He’s smart enough to know his organization is large enough he can deny any specifics, but it is far too late for such denials to be plausible. How many lawsuits and complaints can you ignore?

  5. I’ve interviewed via phone for several content-related positions at Amazon. Without a doubt Amazonians (ugh – horrible name) are the most robotic people I’ve ever interviewed with in my 25 year business career. If you look up “interviews” on GlassDoor, it really is what people say it is.

    There was no attempt at a personal connection; Even the “how are you?” greetings were blah. They won’t give you anyone’s last name – “Robert will call you at 1:00” – and you have no idea who the person is and where he/she sits in the organization. It could be the person you’re going to report to or someone on the team or a person on another team. You’re basically flying blind because you don’t have any context. One man I interviewed with looked me up on LinkedIn so was able to look up his profile. It turns out that he is from the same small town I grew up in and went to school in the same state. It was funny (odd) that he wouldn’t have said “Hey, I grew up in XX town too.” or “Our alma maters are playing one another this fall. Are you going to the game?” (My university and his are fierce competitors.) Sure, there is a limited amount of time for chit-chat but it just seemed weird to me.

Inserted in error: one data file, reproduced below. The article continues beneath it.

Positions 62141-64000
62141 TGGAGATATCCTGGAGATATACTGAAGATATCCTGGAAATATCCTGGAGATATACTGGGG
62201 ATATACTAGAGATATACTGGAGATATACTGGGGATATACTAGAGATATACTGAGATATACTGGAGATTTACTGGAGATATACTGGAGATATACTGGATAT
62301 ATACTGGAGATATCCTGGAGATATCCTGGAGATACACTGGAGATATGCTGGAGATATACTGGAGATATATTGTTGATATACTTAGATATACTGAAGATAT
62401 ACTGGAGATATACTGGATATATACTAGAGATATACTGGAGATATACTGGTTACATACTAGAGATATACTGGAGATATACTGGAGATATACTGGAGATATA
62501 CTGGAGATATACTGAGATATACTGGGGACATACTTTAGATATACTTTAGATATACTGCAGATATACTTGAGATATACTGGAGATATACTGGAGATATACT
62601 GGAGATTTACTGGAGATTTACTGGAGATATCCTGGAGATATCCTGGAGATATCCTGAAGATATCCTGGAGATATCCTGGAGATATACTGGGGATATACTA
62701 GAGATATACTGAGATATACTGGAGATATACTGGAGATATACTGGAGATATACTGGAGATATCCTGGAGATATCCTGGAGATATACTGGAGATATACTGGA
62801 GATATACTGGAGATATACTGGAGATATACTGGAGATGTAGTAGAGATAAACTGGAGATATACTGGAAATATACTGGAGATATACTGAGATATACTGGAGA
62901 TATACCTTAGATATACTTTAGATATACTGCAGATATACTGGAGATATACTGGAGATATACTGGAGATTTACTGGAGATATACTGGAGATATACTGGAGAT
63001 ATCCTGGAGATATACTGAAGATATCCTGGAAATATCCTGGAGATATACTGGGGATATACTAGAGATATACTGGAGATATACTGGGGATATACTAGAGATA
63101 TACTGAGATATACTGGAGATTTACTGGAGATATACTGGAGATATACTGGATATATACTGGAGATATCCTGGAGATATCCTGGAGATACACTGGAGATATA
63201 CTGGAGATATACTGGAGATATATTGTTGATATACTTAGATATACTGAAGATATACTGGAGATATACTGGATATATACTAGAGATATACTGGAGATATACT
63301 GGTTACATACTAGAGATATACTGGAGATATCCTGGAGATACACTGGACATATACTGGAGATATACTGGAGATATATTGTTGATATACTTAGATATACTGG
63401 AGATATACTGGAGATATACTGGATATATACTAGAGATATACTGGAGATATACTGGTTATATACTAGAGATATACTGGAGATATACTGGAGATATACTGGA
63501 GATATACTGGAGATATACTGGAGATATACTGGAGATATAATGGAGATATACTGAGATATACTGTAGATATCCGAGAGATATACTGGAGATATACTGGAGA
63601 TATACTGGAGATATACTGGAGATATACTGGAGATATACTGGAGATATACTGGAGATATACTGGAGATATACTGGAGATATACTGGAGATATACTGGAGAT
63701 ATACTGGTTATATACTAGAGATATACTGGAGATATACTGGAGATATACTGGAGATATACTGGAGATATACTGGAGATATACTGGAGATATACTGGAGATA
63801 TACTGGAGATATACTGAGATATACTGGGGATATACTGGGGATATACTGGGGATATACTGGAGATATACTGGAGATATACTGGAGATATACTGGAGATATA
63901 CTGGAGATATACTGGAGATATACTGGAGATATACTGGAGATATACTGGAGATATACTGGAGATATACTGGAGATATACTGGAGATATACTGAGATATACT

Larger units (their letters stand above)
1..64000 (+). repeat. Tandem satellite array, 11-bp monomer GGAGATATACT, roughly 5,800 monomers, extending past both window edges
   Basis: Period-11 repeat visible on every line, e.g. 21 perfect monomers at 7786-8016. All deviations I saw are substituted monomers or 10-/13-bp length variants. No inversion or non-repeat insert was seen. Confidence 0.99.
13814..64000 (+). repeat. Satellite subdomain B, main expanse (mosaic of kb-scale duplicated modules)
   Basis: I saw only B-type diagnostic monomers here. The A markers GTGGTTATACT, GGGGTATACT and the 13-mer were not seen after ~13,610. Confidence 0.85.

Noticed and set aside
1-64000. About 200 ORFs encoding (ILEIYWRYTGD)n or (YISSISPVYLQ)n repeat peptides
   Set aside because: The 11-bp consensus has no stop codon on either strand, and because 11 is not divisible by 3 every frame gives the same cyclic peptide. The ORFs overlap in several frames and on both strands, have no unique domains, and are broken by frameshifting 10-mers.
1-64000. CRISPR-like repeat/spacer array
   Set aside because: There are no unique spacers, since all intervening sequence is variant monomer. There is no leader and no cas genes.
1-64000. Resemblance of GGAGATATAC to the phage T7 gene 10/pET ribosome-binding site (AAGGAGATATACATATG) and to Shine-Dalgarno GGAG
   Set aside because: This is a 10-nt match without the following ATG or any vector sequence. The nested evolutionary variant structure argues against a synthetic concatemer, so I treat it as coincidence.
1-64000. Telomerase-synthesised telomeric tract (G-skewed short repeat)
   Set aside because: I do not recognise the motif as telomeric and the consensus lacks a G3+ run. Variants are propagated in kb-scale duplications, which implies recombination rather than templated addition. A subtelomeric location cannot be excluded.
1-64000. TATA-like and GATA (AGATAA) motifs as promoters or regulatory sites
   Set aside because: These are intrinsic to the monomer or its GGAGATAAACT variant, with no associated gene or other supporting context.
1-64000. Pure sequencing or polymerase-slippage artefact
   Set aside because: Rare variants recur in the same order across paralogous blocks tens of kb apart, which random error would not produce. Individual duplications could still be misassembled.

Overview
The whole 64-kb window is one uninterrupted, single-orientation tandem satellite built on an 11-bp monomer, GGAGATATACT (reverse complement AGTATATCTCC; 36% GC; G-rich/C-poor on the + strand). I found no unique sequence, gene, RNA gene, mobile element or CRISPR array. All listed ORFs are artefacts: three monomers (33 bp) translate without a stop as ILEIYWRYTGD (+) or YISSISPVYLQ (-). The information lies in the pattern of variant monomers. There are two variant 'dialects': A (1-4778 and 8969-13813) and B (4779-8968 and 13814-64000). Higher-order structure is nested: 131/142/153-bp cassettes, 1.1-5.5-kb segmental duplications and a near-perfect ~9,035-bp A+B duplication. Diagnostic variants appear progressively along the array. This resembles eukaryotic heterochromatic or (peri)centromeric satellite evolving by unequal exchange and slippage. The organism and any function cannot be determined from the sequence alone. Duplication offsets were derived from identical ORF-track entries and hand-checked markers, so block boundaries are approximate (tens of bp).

One job description wasn’t accurate and I spoke to the topic and answered questions for 10 minutes based upon the job description before the guy told me “well, the job description isn’t exactly accurate on the site. This isn’t for the retail side. Its for academic journals.” What?!? There are different ways to create and execute a content strategy and it depends on the market and channel and I was speaking to the wrong one.

    Regarding the focus on data… I’m a big data person. I was an industry analyst at a market research firm so I understand the value of data. In one interview the guy asked me the same data expertise question 10 different ways; My answer wasn’t going to change because it was the right one and yet he kept at it. Finally, he asked me “What’s your favorite Excel formula?” I almost burst out laughing.


  6. Don’t believe everything you read on the web. I work for Amazon and I love it. Yes, there are bad managers that can make peoples’ days hell, and while that is not the norm, you’ll have that at any workplace. The pay and benefits at Amazon are great. Did any of you know that Amazon will pay 95% of tuition for four years plus all books for four years? For ANY associate? How many companies do that? You must understand that anyone who has a negative experience with anything is very quick to get online and bitch about it. No one ever talks about the positive things.

    1. Actually, if you read the article objectively, you will see that there are a lot of positives in it. One wants to take them with a pinch of salt, though because they comes from Amazon-approved spokespeople.

      Also see the Medium article https://medium.com/@jcheiffetz/i-had-a-baby-and-cancer-when-i-worked-at-amazon-this-is-my-story-9eba5eef2976. That kind of treatment of a woman with a baby and cancer can’t just be ascribed to bad management on one manager’s part. Even if it can, for someone as data-driven as Bezos, not wondering if other such bad suspects may abound in his company is a little too suspicious, don’t you think, Jimmy?